Have you ever picked up a bottle of makeup or shampoo and seen the label “NOT TESTED ON ANIMALS”? These days, there’s been an increasing number of voices affirming that testing products on animals is unethical. In fact, there have been laws put in place to ensure the animal safety. However, while testing products on animals may sound cruel, doctors do use animals for a different kind of research: they use animals in experiments. The practice began in Roman times, when people didn’t have as deep a knowledge of the human body as we do today. The ancient Romans didn’t have today’s fancy technology and X-rays to figure out human anatomy, so their logical solution to the problem, you may think, would be to simply cut open a human and see what was inside. Even today, that may be considered a bit strange, but in Roman times it was absolutely taboo. Cutting open humans was considered wicked, immoral, and a heinous crime—yes, it was actually illegal to study a human body by opening it. Roman physicians reasoned that the best alternative was simply to test on the next best thing: animals closely related to humans, namely apes. And this practice is continued even today: we still perform experiments (although not all of them may involve cutting open the live animal) on species of apes; chimpanzees in particular. We acknowledge today that apes do share a whopping 98% of DNA with human. The phrase “lab rats” may be familiar to you; it’s common knowledge that we also perform a lot of experiments on mice, which share an even more incredible 99% of DNA with us. So maybe the Romans were onto something after all.

Having a surgery today may be nerve-racking, but it’s fairly painless. Besides from not being able to eat for a while before surgery, the patient doesn’t really have much to worry about. Surgeons administer anesthesia to a patient before surgery; sometimes, it may be local anesthesia, which simply numbs the area of operation, but in larger surgeries it’s more likely they will receive general anesthesia. Breathe in some bubble gum-flavored gas, and off you go to Dreamland . . . to wake up from a peaceful sleep only after the operation is over. However, in the ancient Greek and Roman times, general anesthesia didn’t exist. How patients handled surgery I don’t know—maybe they passed out from the pain? Anyway, Greek and Roman doctors did try to help: they gave the patient a combination painkiller and sedative. To make this, they mixed the plant scopolamine (which is a sedative) with the juice of the wild poppy (which you all know from Health class contains opium, the powerful painkiller). This combination made the patient feel drowsy, and they didn’t feel as much pain during surgery. And boom! The first step toward modern anesthetics had been taken.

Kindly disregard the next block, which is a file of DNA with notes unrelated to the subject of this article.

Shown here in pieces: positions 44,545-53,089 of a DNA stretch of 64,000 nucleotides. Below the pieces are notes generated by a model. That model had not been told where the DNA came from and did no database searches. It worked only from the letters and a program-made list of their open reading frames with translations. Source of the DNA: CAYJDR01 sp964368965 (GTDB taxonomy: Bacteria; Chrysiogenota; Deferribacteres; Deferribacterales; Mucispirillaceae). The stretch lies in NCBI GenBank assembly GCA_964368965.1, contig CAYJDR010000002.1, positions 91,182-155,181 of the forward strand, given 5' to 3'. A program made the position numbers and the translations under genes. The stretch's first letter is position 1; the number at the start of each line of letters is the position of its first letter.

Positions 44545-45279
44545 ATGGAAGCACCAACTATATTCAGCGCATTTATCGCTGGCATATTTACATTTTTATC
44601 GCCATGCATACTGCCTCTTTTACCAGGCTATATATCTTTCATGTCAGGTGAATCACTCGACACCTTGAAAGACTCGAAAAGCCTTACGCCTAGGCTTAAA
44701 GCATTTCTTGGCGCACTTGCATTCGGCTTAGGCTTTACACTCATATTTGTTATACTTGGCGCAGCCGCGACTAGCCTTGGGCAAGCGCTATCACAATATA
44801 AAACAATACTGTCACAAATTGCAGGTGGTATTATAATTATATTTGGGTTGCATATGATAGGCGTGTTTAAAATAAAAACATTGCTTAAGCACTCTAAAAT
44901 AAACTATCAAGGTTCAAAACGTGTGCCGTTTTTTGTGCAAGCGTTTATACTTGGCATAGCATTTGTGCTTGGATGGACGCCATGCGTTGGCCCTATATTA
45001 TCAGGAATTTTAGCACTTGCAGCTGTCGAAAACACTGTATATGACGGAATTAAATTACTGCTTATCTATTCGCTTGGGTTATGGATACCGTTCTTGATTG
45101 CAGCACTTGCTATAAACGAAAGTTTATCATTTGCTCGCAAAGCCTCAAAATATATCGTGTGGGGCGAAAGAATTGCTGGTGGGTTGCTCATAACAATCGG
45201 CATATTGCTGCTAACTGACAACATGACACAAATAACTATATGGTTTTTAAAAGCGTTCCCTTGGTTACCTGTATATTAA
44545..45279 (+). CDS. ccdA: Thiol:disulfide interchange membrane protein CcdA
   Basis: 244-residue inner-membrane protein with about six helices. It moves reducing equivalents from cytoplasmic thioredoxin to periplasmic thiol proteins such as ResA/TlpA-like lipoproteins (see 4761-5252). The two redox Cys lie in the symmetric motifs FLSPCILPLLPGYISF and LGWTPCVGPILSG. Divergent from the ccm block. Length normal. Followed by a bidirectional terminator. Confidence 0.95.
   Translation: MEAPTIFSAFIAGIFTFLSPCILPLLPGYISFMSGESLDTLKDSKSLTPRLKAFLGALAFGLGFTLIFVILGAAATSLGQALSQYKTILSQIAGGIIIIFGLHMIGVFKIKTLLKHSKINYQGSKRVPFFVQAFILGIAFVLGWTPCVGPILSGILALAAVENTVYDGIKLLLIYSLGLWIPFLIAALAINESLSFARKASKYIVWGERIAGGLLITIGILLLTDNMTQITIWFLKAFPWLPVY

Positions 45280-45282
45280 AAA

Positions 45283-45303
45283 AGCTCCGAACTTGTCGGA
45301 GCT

Another fun fact: flu shots are unpleasant thanks to the Romans. Who likes it when someone sticks a needle in their arm, am I right? Well, if not for the pioneering engineer Ksetibios (you can try to pronounce that, good luck), the syringe would not have been invented. To be totally honest, people don’t really know if Ksetibios’ syringe, invented in Roman Egypt in 280 BCE, was the first ever, but it certainly was the first time use of the syringe was documented. Back then, it was used to extract fluids from the body—namely, pus from boils and pimples. However, today, we use it not only to extract substances (such as blood for a blood test) but also the inject substances (such as that flu shot). However, the idea of vaccination itself didn’t come from the ancient Romans alone—nearly every civilization came up with this idea at some point. The next time you either use a syringe, or someone uses a syringe on you, thank the ancient Romans and Greeks for this handy invention. And let’s be honest here—flu shots may be dreaded, but they’re really not bad.

The Romans! The Greeks! They were two very innovative civilizations, and we owe many of our medical practices to them. Of course, other civilizations contributed as well (for example, plastic surgery comes from ancient India), but in this post I hope I shed some light for you on the how Roman and Greek ideas surround you in something as everyday as listening to music or getting a flu shot. I hope you enjoyed this post and, above all, learned something! Peace out until next time.